One of the most interesting observations from data described above is that the expression of cd19 marker in adipose tissue is downregulated in low dose group compared to control and high dose group, despite the fact that B-cell activation in the withers occurs mostly in the low dose group. In contrast, relative CD19 accumulation in the withers of high dose group was accompanied by a relatively weak intensity of B-cell activation and IgE class switching. Because of the harmless nature of OVA diluted in saline the administration of low antigen dose is unlikely to induce necrotic or apoptotic death of B-cells. It is known that activated B-cells tend to migrate between TLSs and SLOs and the data shown in Fig. 4 support this point of view [48]. Upon antigen-based activation, B-cells tend to proliferate as well but the number of B-cells’ niches in TLSs must be more limited than in SLOs. So, it is reasonable to suppose that a restriction in B-cells proliferation caused by a limited number of niches (or limited proliferation supporting factors) in TLSs in contrast to SLOs shifts the balance in the former from IgG1 to IgE production by yet unknown molecular mechanism. To verify this, we used two commercially available anti-proliferative drugs doxorubicin and etoposide. The water-soluble doxorubicin can be rapidly distributed in internal milieu. Etoposide is more hydrophobic and its specific action would be probably more restricted to adipose tissue. Drugs were administrated with OVA. Data from Fig. 6, a indicate that both drugs induced significant (p < 0.05) increase in OVA specific IgE production after prolonged (14th immunizations) treatment, though only high drug dose (20 μg/injection) demonstrated a significant effect. After short time treatment (7th immunizations) only etoposide effect was significant. In contrast, specific IgG1 production at short time period was not affected by these drugs but was slightly, though significantly (p < 0.05), dampened after long time treatment (Fig. 6, b). Although the drug-induced effects on IgE and IgG1 specific response were not very pronounced in numerical expression (about 2–3 times) they were significant, differed for antibody classes and could not be accidental. This observation supports our hypothesis that dampened B-cell proliferation could shift the balance towards specific IgE rather than IgG1 production.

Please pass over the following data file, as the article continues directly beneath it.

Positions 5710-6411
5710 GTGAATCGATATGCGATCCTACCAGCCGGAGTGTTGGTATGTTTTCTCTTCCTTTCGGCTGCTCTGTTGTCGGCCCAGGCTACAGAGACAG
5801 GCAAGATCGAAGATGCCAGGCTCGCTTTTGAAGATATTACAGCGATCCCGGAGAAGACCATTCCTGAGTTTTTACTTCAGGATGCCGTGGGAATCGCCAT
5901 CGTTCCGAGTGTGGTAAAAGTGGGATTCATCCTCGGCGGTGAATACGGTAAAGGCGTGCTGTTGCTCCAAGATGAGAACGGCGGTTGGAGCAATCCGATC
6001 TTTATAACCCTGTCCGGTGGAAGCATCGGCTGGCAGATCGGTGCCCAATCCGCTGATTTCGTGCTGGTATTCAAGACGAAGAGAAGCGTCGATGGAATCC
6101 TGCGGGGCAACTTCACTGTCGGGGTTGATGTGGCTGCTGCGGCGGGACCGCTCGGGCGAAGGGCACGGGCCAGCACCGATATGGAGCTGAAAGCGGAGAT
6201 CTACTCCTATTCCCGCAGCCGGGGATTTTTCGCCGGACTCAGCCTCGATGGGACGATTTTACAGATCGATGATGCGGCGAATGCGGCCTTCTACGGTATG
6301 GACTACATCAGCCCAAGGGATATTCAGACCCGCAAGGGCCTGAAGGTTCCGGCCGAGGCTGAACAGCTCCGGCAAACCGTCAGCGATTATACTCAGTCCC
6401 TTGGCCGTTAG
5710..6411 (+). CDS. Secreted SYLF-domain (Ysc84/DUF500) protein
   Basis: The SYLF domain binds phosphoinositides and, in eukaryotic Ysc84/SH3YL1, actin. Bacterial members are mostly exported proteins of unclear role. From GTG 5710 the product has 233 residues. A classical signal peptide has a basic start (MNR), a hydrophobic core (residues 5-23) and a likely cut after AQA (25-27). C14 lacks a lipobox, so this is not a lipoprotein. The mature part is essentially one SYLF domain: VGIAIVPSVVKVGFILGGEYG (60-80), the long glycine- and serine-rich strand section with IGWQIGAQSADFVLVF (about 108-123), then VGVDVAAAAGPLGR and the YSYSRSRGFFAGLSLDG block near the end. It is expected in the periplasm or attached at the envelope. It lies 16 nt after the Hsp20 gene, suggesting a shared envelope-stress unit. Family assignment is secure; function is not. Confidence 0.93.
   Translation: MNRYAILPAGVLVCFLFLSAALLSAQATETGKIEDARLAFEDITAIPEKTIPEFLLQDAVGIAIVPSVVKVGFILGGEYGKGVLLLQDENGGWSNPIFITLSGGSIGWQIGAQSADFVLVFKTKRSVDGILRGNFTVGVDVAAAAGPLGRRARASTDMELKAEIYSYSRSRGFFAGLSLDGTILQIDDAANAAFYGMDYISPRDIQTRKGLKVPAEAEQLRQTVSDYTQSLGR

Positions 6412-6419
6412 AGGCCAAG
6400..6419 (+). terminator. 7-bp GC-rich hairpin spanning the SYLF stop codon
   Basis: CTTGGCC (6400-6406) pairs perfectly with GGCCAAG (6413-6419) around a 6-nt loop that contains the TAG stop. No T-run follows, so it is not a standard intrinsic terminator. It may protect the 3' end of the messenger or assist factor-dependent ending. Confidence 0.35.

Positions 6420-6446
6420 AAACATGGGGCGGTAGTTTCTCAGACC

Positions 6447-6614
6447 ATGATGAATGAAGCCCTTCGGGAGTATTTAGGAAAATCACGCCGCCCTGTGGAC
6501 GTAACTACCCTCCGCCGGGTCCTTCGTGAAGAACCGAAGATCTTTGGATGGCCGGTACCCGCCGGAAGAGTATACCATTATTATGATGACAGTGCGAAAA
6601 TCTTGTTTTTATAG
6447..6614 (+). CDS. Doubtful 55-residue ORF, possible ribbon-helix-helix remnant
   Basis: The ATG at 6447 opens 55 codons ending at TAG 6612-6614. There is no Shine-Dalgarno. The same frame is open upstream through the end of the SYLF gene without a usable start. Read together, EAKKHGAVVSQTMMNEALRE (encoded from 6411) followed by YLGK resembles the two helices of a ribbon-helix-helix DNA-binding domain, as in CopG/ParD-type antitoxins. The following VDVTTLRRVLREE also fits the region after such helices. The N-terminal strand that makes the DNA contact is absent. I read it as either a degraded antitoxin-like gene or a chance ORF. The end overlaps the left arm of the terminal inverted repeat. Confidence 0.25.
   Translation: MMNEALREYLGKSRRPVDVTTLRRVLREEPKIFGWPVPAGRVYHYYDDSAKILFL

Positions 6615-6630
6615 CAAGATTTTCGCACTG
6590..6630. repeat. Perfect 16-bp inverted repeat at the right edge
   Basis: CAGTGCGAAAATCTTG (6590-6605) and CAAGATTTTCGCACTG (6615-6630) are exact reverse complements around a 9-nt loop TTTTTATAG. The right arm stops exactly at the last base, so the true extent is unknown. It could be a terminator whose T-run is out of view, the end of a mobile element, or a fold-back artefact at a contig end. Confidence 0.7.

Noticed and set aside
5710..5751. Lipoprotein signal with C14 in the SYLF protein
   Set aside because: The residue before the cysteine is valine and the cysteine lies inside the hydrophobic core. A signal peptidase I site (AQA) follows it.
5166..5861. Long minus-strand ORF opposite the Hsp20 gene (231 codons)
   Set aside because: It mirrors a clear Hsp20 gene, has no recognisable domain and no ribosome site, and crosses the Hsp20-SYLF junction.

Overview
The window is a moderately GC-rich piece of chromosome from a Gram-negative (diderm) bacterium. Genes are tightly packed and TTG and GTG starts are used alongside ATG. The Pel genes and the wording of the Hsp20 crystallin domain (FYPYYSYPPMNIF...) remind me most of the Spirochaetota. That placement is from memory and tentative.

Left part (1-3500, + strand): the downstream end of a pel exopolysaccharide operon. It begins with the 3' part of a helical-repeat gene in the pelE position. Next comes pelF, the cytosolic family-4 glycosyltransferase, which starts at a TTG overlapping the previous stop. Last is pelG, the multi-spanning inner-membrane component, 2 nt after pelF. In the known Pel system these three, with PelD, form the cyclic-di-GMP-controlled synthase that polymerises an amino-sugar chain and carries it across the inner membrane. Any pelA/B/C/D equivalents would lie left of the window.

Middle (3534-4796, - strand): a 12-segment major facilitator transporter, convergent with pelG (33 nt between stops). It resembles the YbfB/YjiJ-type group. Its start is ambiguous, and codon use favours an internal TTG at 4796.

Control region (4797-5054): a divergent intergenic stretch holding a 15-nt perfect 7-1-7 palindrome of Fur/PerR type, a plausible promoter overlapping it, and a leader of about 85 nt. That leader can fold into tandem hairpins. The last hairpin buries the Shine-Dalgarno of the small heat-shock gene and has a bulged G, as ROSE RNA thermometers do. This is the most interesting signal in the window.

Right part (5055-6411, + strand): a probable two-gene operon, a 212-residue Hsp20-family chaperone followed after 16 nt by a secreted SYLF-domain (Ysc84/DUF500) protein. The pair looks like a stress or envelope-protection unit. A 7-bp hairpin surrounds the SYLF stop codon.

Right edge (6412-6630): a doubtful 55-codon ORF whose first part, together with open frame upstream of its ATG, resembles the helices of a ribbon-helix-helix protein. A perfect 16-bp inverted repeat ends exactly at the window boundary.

Fig. 6

Water soluble and lipophilic anti-proliferative drugs stabilize and enhance specific IgE rather than IgG1 production. BALB/c mice were immunized by low (100 ng) dose of OVA alone or with low doses (2 and 20 μg) of anti-proliferative drugs Doxorubicin (D 2 and D 20) and Etoposide (E 2 and E 20) in withers tissue. Three days after the 7th immunization (2 weeks after the start, 2 w) and 3 days after the last immunization (4 weeks after the start, 4 w) blood was taken for the measurement of antigen-specific humoral response. a: Specific IgE antibody production. b: Specific IgG1 antibody production. Antibody production was compared between saline and immune mice as well as between control (antigen alone immunized) mice and mice immunized together with anti-proliferative drugs. Total number of mice 23, 6 mice in saline and 7 in antigen control group and 5 mice in each test group. Mann-Whitney test was used for p value estimation.* - p < 0.05; ** - p < 0.01 from p.i. and saline immunized mice, § - p < 0.05 between bar indicated groups


Previously we have shown that in young human individuals allergic to house mite dust allergen specific IgE production is not associated with the production of other Ig classes [4]. Consequently they can be triggered in the sites other than SLOs germinal centers, for example in TLSs. In the present study, we demonstrated that model antigen OVA at low dose induced specific IgE production only when administrated in TLSs-enriched region, the withers in particular. Fat-associated lymphoid clusters (FALCs) are relatively constant structures [48] in comparison with the inducible bronchial-associated lymphoid tissues (iBALTs) [32, 49] and, so, immunization in FALCs may represent an adequate model of chronic allergen instillation into respiratory tract of patients containing iBALTs. In such patients, iBALTs can be formed due to chronic bacterial or virus infections or even due to inhalation of different particulate matter, though it was shown only in mouse models [32, 49]. As a matter of fact, FALCs are not the same structures as iBALTs and supporting tissues are completely different. While not denying it, we assume that the basic functional principles for these two types of TLSs are generally the same. Due to the presence of ILC2s in FALCs as well as T helper 2 and M2 macrophages [48] the basic mechanisms of IgE production triggering could be similar both in FALCs and iBALTs. It should be emphasized that the main innate immunity linked pro-allergic cytokines such as IL-33 and TSLP are expressed not only in epithelial barriers but in adipose tissue as well [34, 35].